Software Tech Tips

How to change notification sounds per app

There are many articles online explaining how to change the default notification sound, but I found it hard to find one which explains how to do it for individual / specific apps.

There are many articles which simply (and unhelpfully) say that the app should have its own settings, so for those that don’t, here’s how:


v9 “Pie”

There are quite a lot of steps here, and one in particular is not obvious.
It’s easiest to demonstrate with screenshots.

I suggest you open the relevant app just prior to following this guide.

Open the main Android Settings Page by dragging down from above the top of the screen.

Tap “Apps & notifications”

Select the relevant app, probably from the recent apps list, but you might have to scroll through the list of all apps.

Tap “Notifications”.

Make sure “Show notifications” is turned on, and tap the relevant category (there may be only one), this is not just a checkbox.

Make sure Show notifications is turned on here too…

…and that the behavior includes sound.

Tap “Sound”.

Select your sound, and you’re done.

Musings Rant

The NatWest Card Reader, part deux (I didn’t change banks)

My last post on the subject (a fraction over 10 years ago!) garnered a lot of comments for what was essentially just a rant, and it turned out to be somewhat unfounded and sensationalistic.

I’m still with NatWest, their online banking is still very good and their app is the best, and I’ve rarely had to use the card reader and not been able to find one.

What has surprised me is that NatWest still haven’t improved the crazy wastefulness of the packaging.
There are still many layers of unnecessary cardboard and plastic, though the bubble wrap is gone.
Interestingly, the new card reader isn’t branded.


I lost my old card reader a while ago, and have been using a Barclays one instead, since they’re functionally the same. I prefer the weight and layout of the Barclays one, but it recently decided that its battery was low and stopped me from using it, making itself useless, instead of warning me.

So, I’m still with NatWest as my primary bank, and will probably stay with them for at least another 10 years.

Unless my tiny BitCoin investment rockets beyond its current £60 value that is…

Code Hardware Software Tech Web

Going Mac – Part 1

Part of documenting my transition to web dev on Mac is to record what needs to be set up  & configured. Should things ever go awry, this post could be a shortcut to getting back to a work-ready state.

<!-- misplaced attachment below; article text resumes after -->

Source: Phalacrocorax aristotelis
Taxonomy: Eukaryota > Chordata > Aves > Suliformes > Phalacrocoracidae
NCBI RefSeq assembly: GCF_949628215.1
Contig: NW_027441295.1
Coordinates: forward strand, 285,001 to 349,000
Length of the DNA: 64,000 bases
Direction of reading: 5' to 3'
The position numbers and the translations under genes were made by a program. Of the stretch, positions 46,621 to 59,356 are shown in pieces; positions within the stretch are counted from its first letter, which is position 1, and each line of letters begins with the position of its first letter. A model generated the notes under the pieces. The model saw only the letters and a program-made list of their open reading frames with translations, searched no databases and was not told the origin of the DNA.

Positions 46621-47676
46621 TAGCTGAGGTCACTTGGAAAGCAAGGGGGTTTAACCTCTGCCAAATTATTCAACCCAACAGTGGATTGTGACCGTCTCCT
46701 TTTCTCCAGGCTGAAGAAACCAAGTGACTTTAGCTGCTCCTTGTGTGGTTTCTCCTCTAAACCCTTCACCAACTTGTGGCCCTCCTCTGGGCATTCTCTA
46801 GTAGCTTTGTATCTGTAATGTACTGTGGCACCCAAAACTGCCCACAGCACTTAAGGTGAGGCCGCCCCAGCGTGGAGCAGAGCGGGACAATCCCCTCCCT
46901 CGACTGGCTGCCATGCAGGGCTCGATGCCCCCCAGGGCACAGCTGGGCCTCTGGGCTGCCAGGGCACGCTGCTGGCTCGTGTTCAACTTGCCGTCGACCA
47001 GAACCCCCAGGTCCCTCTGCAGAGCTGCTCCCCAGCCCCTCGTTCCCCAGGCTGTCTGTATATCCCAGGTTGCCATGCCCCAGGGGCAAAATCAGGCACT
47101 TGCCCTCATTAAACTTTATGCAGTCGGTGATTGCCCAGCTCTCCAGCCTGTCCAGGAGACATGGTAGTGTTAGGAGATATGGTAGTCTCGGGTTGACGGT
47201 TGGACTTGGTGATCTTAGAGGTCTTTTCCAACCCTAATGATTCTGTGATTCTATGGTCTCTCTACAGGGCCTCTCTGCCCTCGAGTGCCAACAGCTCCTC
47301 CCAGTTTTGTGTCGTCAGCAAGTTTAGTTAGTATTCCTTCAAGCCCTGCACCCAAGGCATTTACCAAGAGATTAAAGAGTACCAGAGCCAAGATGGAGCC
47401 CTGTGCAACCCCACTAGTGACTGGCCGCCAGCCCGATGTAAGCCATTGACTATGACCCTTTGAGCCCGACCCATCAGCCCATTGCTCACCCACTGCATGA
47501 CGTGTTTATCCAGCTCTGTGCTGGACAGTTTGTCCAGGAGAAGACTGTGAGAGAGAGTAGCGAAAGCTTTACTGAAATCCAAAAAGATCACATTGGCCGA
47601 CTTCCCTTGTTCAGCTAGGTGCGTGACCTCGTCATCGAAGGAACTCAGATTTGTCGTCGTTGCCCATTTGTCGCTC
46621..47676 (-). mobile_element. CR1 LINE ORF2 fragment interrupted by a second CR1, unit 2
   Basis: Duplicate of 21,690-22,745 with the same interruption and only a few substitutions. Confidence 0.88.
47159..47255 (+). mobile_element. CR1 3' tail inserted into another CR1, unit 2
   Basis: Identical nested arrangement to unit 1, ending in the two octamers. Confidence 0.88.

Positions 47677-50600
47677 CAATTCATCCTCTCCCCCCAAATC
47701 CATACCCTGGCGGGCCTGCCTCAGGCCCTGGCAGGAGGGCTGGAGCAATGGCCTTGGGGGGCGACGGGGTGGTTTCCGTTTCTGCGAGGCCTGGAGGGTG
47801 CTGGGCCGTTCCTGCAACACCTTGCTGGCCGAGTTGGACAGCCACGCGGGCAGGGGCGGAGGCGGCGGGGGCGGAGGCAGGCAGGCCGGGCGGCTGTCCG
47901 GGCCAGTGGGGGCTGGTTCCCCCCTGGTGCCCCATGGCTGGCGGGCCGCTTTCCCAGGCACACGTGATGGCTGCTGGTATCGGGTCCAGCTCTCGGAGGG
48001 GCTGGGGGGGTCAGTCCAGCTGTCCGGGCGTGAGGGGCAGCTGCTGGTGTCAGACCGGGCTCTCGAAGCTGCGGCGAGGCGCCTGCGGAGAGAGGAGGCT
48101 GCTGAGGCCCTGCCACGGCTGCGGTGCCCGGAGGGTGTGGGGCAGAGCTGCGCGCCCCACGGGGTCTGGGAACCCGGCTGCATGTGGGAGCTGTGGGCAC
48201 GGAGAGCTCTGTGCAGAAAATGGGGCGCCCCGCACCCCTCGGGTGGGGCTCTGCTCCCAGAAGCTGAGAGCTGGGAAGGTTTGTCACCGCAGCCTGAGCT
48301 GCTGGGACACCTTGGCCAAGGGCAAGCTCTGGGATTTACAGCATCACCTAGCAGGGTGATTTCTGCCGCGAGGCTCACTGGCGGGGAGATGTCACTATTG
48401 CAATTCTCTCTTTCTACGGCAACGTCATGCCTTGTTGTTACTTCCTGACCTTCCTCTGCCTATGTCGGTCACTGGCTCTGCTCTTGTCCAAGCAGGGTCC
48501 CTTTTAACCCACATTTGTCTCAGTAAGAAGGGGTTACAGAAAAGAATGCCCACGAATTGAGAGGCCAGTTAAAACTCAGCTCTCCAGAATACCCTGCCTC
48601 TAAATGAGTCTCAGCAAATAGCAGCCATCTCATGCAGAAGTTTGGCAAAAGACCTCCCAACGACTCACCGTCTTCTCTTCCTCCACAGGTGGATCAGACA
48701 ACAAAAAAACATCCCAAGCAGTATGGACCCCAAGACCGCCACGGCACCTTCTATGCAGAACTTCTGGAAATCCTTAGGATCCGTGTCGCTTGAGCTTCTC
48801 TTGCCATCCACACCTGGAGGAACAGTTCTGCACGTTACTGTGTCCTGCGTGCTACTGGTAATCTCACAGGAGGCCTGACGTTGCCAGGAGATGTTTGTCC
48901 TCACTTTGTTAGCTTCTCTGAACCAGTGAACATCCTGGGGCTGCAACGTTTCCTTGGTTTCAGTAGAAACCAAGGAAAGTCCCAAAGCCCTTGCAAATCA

Apps etc installed

The following needed to be installed manually.

The following were installed via the commands in the next section.


Other tasks

Show hidden files. Apparently this needs the command line!


Commands run

/usr/bin/ruby -e "$(curl -fsSL"

brew update
brew upgrade

brew tap homebrew/dupes 
brew tap homebrew/versions 
brew tap homebrew/homebrew-php 
brew tap caskroom/fonts 
brew tap caskroom/cask 
brew install node
npm install --global gulp-cli 

brew unlink php70
brew install php71

brew install git-flow-avh
brew cask install font-fira-code
brew cask install iterm2
brew cask install gimp

sudo xcodebuild -license


Other changes




Code Hardware Software Tech Web

Going Mac – Part 0

I’ll soon be starting a new job,  still in web development (as I have been for disturbingly more than a decade), though this time it’ll be in-house and for a huge company.

I’ve been persuaded to go over to what I’ve long considered the dark side; Apple.

I still don’t believe I’ll ever pay for Apple products with my own money, but it’s becoming clear that Windows really isn’t keeping up with the ease of development on MacOS, and my future employer will be the one stumping up the cash so what’s to lose?

This is to be the 0th in a series of posts on my conversion, or will that be “enlightenment”? 0th not 1st because I’ve not started yet – I’m just beginning to look at what tools I’ll likely be using.

Where I spend most of my work days at the moment is in the excellent JetBrains PHPStorm and I’m very pleased to see that I will be able to stick with it. The other software I use is the also excellent FileZilla and the frankly pretty ropey SourceTree. I will likely ditch both and finally get round to instead using the built-in functionality of PHPStorm, and, of course, modern deployment methods.

I’m a fan of the command line, but it’s always been in *nix (mostly Debian on web servers and Raspberry Pis), so I’m hoping that the move to Apple will mean I can actually do all the modern web dev things instead of spending so much time persuading Windows to let me.

So far, I’ve used all the contemporary techniques (proper MVC development, proper git usage like branching and pull-requests, npm, gulp, Sass), but never all in one project, and I’m really looking forward to it.

Code Tech Web

WordPress config snippet for dynamic domains

Quite why this isn’t how WordPress works by default, I’ll probably never know.

$domain = 'http' . (false ? 's' : '') . '://' . $_SERVER['HTTP_HOST'];
define( 'WP_SITEURL', $domain );
define( 'WP_HOME', $domain );

If anything, this snippet is for my own reference.

Prevents redirects on development / staging sites without changing the wp-config.php